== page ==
U.S. International Food Aid Programs: Background and Issues [April 1, 2015]   [open pdf - 609KB]

"For almost six decades, the United States has played a leading role in global efforts to alleviate hunger and malnutrition and to enhance world food security through international food aid assistance--primarily through either the donation or sale on concessional terms of U.S. agricultural commodities. Objectives of U.S. foreign food aid include providing emergency and humanitarian assistance in response to natural or manmade disasters and promoting agricultural development and food security. Historically, U.S. international food aid has been distributed through four main program authorities: (1) the Food for Peace Act (FFPA, also known as P.L. 480); (2) the Section 416(b) program (which has been inactive since 2007); (3) the Food for Progress Act of 1985; and (4) the McGovern-Dole International Food for Education and Child Nutrition Program. Since 2010, the U.S. Agency for International Development (USAID) has also used its authority under the Foreign Assistance Act of 1961 (FAA) to initiate cash-based food assistance under the Emergency Food Security Program (EFSP) as a complement to FFPA Title II emergency in-kind food aid donations. In addition, the 2014 farm bill (P.L. 113-79) added the local and regional purchase project which also relies on cash-based assistance. These six food assistance programs are administered either by the Foreign Agricultural Service of the U.S. Department of Agriculture (USDA) or USAID. The Section 416(b) program is permanently authorized by the Agricultural Act of 1949. EFSP is authorized through the FAA. The other programs are re-authorized in periodic farm bills; most recently (through FY2018) by the 2014 farm bill."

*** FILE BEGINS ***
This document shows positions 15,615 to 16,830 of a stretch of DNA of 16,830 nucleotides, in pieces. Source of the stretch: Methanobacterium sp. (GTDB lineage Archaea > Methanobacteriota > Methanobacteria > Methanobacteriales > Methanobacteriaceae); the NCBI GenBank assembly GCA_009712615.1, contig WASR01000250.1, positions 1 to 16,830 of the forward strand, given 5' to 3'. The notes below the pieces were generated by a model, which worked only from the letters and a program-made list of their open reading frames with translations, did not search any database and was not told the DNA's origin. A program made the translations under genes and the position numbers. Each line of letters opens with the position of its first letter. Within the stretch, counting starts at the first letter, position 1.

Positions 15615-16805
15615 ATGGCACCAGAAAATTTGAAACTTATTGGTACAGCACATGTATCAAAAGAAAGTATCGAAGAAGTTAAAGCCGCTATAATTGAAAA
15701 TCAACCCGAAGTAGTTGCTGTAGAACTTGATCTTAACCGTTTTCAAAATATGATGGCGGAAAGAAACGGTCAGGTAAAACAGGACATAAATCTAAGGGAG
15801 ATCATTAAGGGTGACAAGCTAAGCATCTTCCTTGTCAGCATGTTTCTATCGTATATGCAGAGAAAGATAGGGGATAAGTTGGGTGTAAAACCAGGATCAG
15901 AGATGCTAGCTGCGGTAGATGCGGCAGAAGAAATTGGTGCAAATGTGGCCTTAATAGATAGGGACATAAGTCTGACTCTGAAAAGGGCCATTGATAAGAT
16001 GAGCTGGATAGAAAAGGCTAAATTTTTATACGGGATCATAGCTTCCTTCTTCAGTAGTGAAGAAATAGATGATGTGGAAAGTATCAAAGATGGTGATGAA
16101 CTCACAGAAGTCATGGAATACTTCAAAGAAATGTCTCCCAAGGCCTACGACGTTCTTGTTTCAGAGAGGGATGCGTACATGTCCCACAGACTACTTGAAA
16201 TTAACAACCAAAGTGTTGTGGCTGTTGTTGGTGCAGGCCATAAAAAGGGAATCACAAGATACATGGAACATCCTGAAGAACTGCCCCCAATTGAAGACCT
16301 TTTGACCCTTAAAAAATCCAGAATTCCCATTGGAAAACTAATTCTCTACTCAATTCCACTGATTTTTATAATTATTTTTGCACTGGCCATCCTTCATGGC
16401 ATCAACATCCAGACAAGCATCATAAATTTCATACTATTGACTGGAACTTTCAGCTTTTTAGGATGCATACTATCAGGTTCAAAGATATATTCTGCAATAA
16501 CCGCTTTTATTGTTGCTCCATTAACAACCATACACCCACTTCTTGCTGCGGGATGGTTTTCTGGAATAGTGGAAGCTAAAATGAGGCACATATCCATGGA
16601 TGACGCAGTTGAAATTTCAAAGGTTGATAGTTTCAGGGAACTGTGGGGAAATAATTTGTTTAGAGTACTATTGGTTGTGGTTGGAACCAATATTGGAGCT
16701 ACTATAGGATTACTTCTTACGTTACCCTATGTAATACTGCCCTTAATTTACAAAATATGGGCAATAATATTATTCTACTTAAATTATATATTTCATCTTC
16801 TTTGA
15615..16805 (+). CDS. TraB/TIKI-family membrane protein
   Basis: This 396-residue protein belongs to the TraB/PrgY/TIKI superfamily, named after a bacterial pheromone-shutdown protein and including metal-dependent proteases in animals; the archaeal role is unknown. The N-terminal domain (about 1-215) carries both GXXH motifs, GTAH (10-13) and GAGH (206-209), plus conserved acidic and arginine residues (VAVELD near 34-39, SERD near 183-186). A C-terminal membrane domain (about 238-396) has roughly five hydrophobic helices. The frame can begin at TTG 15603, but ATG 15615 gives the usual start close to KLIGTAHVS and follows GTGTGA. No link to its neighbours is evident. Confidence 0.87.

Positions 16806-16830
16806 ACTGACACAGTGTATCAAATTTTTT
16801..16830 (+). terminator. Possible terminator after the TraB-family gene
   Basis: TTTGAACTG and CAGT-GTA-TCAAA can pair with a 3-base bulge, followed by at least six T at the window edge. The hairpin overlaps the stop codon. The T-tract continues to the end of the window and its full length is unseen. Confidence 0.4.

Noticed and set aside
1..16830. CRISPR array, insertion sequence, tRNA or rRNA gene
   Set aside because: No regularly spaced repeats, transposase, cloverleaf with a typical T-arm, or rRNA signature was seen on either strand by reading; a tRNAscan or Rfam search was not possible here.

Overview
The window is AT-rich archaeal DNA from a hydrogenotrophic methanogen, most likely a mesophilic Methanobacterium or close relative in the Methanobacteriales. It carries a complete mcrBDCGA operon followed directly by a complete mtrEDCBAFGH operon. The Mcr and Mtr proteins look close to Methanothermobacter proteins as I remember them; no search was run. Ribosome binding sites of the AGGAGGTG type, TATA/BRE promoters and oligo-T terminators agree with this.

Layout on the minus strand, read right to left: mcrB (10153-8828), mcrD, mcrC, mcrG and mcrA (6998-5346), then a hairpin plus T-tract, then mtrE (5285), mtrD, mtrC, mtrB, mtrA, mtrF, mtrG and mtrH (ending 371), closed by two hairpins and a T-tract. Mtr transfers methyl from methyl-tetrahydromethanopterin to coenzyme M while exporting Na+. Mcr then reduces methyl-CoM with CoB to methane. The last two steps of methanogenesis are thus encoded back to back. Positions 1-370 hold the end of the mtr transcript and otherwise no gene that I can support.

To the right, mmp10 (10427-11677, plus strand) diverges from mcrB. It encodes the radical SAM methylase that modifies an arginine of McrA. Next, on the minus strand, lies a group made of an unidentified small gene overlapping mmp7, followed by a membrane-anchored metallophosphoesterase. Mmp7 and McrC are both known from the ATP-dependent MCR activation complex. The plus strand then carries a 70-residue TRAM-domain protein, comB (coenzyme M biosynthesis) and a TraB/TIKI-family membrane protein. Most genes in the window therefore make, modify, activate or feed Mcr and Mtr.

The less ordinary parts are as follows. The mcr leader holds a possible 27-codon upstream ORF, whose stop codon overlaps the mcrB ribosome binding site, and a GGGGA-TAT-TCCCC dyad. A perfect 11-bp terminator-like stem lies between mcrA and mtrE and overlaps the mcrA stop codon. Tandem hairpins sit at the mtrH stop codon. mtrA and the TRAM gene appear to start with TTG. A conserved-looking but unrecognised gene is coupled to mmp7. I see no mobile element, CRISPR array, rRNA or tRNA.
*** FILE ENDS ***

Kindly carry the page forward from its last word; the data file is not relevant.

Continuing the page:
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CRS Report for Congress, R41072
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